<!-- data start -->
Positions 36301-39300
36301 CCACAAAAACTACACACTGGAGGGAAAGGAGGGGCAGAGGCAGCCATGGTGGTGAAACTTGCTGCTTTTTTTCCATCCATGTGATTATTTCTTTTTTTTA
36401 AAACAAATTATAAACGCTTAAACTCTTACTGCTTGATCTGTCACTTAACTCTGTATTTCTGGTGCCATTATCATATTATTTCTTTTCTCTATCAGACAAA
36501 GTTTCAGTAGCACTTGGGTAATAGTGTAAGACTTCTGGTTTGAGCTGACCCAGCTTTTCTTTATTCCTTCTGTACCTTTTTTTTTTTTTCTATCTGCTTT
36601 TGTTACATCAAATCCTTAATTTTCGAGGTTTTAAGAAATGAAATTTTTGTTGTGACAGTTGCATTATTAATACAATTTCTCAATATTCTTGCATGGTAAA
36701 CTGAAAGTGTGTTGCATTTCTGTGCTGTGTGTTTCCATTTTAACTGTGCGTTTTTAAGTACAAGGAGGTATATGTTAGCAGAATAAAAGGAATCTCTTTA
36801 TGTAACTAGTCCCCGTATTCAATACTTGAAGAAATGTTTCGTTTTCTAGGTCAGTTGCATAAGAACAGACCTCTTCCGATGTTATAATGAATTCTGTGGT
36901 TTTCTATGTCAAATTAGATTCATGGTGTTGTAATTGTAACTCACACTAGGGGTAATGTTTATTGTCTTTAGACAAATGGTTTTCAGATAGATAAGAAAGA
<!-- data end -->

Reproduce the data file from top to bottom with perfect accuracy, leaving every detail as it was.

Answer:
Positions 36301-39300
36301 CCACAAAAACTACACACTGGAGGGAAAGGAGGGGCAGAGGCAGCCATGGTGGTGAAACTTGCTGCTTTTTTTCCATCCATGTGATTATTTCTTTTTTTTA
36401 AAACAAATTATAAACGCTTAAACTCTTACTGCTTGATCTGTCACTTAACTCTGTATTTCTGGTGCCATTATCATATTATTTCTTTTCTCTATCAGACAAA
36501 GTTTCAGTAGCACTTGGGTAATAGTGTAAGACTTCTGGTTTGAGCTGACCCAGCTTTTCTTTATTCCTTCTGTACCTTTTTTTTTTTTTCTATCTGCTTT
36601 TGTTACATCAAATCCTTAATTTTCGAGGTTTTAAGAAATGAAATTTTTGTTGTGACAGTTGCATTATTAATACAATTTCTCAATATTCTTGCATGGTAAA
36701 CTGAAAGTGTGTTGCATTTCTGTGCTGTGTGTTTCCATTTTAACTGTGCGTTTTTAAGTACAAGGAGGTATATGTTAGCAGAATAAAAGGAATCTCTTTA
36801 TGTAACTAGTCCCCGTATTCAATACTTGAAGAAATGTTTCGTTTTCTAGGTCAGTTGCATAAGAACAGACCTCTTCCGATGTTATAATGAATTCTGTGGT
36901 TTTCTATGTCAAATTAGATTCATGGTGTTGTAATTGTAACTCACACTAGGGGTAATGTTTATTGTCTTTAGACAAATGGTTTTCAGATAGATAAGAAAGA